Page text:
The two-year project will see sensors fitted into selected empty properties being prepared for new tenants, who will also be supported with energy efficiency advice and guidance.
Renfrewshire Council is set to install Internet of Things (IoT) technology in its social housing stock – a project that aims to improve the lives of tenants while cutting property management and repair costs.
Scottish tech innovator iOpt has secured a tender worth up to £1m to install real-time monitors which will measure temperature, humidity, and carbon dioxide levels in properties, providing early alerts on issues such as problems with ventilation and potential dampness.
Supported by the Scottish Government, the partnership is thought to be the first of its kind in Europe.
“The technology we have developed is cost-effective, will deliver savings for local authorities at a time of financial uncertainty and help some of the most vulnerable tenants maintain a warm, healthy environment in their own home,” said Dane Ralston, managing director, iOpt.
“More than ever, the world is changing at great pace, and we see remote asset monitoring of this kind as a key addition to any energy efficient home. To date, our studies have shown savings of approximately £190 per year per property.”
He continued: “We believe the contract with Renfrewshire Council has made IoT history and shows that Scotland is a world leader in the field.”
The two-year project will begin when lockdown restrictions are eased. It will see sensors fitted into selected empty properties being prepared for new tenants, who will also be supported with energy efficiency advice and guidance.
“More than ever, the world is changing at great pace, and we see remote asset monitoring of this kind as a key addition to any energy efficient home”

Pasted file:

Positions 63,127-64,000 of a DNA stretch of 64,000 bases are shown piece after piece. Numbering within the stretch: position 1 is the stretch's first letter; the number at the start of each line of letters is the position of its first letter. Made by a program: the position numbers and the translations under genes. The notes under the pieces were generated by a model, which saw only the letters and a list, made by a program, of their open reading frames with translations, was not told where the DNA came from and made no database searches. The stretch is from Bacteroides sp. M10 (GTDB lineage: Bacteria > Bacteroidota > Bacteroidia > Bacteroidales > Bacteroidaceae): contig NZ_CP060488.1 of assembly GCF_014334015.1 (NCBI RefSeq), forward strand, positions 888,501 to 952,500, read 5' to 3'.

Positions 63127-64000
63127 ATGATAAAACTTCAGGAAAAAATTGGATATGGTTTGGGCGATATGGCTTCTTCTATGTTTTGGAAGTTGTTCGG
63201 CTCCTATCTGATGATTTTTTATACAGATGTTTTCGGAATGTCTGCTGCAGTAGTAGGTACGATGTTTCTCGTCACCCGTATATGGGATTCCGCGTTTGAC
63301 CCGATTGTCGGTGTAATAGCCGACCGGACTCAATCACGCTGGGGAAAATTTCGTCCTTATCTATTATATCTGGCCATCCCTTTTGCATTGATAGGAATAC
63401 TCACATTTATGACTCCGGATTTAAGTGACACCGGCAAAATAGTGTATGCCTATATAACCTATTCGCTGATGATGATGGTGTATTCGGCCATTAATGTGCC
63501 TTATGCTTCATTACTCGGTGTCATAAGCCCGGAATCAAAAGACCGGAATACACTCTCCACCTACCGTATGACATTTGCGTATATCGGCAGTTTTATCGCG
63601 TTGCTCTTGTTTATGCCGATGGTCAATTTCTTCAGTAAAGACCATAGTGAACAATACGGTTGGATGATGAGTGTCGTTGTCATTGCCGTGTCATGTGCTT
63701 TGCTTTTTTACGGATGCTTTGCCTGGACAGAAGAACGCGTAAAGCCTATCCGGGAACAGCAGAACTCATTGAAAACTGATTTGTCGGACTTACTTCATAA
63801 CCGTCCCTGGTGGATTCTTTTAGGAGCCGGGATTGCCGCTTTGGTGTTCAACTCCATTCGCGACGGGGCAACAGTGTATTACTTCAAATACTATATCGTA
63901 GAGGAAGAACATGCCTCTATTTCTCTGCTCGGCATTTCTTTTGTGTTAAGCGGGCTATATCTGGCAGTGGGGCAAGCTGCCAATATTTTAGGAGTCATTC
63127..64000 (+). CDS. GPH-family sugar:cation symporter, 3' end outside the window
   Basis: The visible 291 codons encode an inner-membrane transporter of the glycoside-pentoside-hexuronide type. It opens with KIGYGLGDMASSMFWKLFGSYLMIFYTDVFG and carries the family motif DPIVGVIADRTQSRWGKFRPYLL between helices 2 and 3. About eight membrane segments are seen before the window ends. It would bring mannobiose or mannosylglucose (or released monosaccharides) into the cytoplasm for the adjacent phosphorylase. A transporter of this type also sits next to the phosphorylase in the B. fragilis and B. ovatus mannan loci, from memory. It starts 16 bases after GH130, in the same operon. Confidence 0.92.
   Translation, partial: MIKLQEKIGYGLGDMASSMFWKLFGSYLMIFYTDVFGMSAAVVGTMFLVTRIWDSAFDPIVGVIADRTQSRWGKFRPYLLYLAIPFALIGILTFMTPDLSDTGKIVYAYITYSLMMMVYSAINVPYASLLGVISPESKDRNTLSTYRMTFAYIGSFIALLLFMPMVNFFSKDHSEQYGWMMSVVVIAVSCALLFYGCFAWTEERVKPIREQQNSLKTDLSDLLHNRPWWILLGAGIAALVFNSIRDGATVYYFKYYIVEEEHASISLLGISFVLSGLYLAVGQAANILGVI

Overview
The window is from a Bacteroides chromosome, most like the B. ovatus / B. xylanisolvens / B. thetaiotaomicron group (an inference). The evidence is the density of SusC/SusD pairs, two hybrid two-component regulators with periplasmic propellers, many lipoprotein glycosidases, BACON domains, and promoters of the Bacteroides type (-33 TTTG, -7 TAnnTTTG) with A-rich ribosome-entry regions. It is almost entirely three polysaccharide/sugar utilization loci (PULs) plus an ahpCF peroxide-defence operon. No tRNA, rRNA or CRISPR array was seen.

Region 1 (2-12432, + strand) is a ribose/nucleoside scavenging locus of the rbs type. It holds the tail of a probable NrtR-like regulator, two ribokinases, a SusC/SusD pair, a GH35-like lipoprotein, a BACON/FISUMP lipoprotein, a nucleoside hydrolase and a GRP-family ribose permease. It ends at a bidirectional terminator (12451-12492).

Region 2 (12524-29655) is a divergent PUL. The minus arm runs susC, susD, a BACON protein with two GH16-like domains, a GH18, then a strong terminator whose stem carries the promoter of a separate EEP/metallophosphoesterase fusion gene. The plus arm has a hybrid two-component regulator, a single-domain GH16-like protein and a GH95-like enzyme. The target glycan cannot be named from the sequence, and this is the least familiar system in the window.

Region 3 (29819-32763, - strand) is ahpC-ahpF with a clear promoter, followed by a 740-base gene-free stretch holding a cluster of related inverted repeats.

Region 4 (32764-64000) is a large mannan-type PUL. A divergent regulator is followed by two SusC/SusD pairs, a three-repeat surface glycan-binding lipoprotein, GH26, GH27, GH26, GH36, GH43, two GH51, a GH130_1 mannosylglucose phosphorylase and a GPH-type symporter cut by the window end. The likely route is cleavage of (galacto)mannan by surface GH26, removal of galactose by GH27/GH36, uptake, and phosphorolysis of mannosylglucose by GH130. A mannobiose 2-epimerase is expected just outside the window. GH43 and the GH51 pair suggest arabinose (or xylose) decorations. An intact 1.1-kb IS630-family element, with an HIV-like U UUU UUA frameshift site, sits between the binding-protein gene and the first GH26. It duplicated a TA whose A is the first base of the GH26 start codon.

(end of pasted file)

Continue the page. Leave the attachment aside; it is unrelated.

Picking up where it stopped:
The sensors are small, easy to install and feedback information in real time to a state-of-the-art IT and data management system.
This enables the council to spot potential health problems and take preventative action to protect and improve homes. High humidity and low temperatures could suggest a tenant may not be heating their home efficiently, while high carbon dioxide could point to issues with ventilation.
The initiative secured £150,000 support from the Scottish Government’s ‘CanDo’ innovation challenge fund.
“During these unprecedented times it is hugely encouraging to see Scotland continue its proud tradition of world-leading innovation,” added Ivan McKee, minister for trade, investment and innovation, the Scottish Government.
“iOpt’s pioneering IoT technology, being delivered in partnership with Renfrewshire Council, is a fantastic example of how innovation and collaboration can help people live healthy lives at home, supported by remote monitoring.”
iOpt’s lead investor is Mactaggart & Mickel Investments, the investment arm of one of Scotland’s major house builders. Corporate investors include Scottish Investment Bank, the investment arm of Scottish Enterprise, plus a US IoT technology leader.
iOpt plans to embark on another round of funding to accelerate growth plans, aiming for investors in the property, data and tech sectors which can add value and expertise.
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